In contrast, if the Federal Reserve issued digital currency, the Federal Reserve would likely use insured depository institutions and other licensed financial companies as intermediaries to maintain and manage the associated accounts. Payments will likely be cleared and settled using a new system built and centrally managed by the Federal Reserve System similar to the way checks and Automated Clearing House (ACH) transactions (electronic transfers between banks) are cleared and settled today. FRDC transactions are highly unlikely to be processed on a distributed public ledger. In the most likely configuration, the Federal Reserve digital currency will not be a substitute for private stablecoins.

Crypto industry proponents argue that a public distributed ledger payment system is required to facilitate smart contracts and web 3.0 functions. While it is not clear to me why this should be the case, what is certain is that public distributed ledger systems have been the key factor driving smart contract innovation.

Regardless, the Federal Reserve’s digital currency has other serious drawbacks. It is a direct liability of the Federal Reserve and is free of default risk, which means that 1 FRDC dollar can always be redeemed for a $1 Federal Reserve note. The Federal Reserve’s digital currency would be the ultimate safe-haven asset and a magnet for investors looking for safety. Unless FRDC holdings were limited, in a crisis, investors would likely transfer large bank and money fund balances into the safety of FRDC, thus creating a formidable new liquidity risk for the financial sector.

The Federal Reserve’s digital currency has a potential drawback even in normal times. Buyers will pay for their tenure through the provision of bank deposits and money fund account balances. The flight of funds from intermediaries could have negative impacts on the cost and availability of credit in the economy. Bank deposits are an alternative form of digital currency, but deposits above the federal insurance limit of $250,000 are technically at risk in the event of a bank failure. Additionally, deposit payments are cleared and settled in systems centrally controlled by banks and the Federal Reserve and, at least today, these systems will not support the use of smart contracts being developed in the private stablecoin space.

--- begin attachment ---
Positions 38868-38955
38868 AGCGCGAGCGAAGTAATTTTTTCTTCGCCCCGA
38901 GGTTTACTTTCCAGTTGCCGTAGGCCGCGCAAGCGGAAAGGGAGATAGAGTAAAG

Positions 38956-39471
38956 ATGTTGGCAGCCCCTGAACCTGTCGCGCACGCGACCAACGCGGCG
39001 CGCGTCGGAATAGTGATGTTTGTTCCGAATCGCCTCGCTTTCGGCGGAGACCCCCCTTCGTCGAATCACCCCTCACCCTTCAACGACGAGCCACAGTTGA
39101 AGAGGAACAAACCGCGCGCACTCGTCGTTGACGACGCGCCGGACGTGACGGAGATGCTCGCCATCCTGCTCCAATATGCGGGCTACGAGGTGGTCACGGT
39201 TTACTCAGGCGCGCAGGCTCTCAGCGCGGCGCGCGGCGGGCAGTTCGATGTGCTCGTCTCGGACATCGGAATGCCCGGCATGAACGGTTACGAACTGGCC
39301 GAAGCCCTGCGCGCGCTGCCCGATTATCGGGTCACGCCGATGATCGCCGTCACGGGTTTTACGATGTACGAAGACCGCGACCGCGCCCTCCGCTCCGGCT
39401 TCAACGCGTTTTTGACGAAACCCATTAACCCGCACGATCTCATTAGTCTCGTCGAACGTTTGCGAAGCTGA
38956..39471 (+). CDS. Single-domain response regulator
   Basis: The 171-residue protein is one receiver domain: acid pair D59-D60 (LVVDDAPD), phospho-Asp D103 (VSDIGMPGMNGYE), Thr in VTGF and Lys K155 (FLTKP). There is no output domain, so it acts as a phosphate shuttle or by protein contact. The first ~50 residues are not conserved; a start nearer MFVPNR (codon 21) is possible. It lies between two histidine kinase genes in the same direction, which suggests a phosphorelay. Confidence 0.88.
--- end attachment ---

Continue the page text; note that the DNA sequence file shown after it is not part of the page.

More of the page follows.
There is a simple solution to the tension between private stablecoins and the Federal Reserve’s digital currency issuance that does not require countless government studies and new regulations. Banks and companies licensed to issue private stablecoins could form a consortium to develop and manage a public ledger-based payments system that can be used by both private stablecoin issuers and banks. This reflects the way credit, debit and ACH processing systems have developed in the past. Energy Efficiency Public Ledger Could Use Secure Proof-of-Stake system where banks and qualified non-bank financial institutions compete to process transactions. Like other payment systems, the Fed would have supervisory powers.

I am not aware of any regulation that prevents insured depository institutions from developing tokenized insured deposit accounts that can be traded on this new payment system. These fractional reserve deposits would be a new type of checking account. We already have bank capital, liquidity and other regulations to manage the associated risks. Similarly, the licensed private “payment stablecoin” issuers under the Stablecoin TRUST Act can create tokens that use this common payment processing network to ensure interoperability.

There would be no need for the Fed to issue a Federal Reserve digital currency and the entire government could stop writing unnecessary reports.

Paul Kupiec is a senior fellow specializing in banking and finance industry issues at the American Enterprise Institute.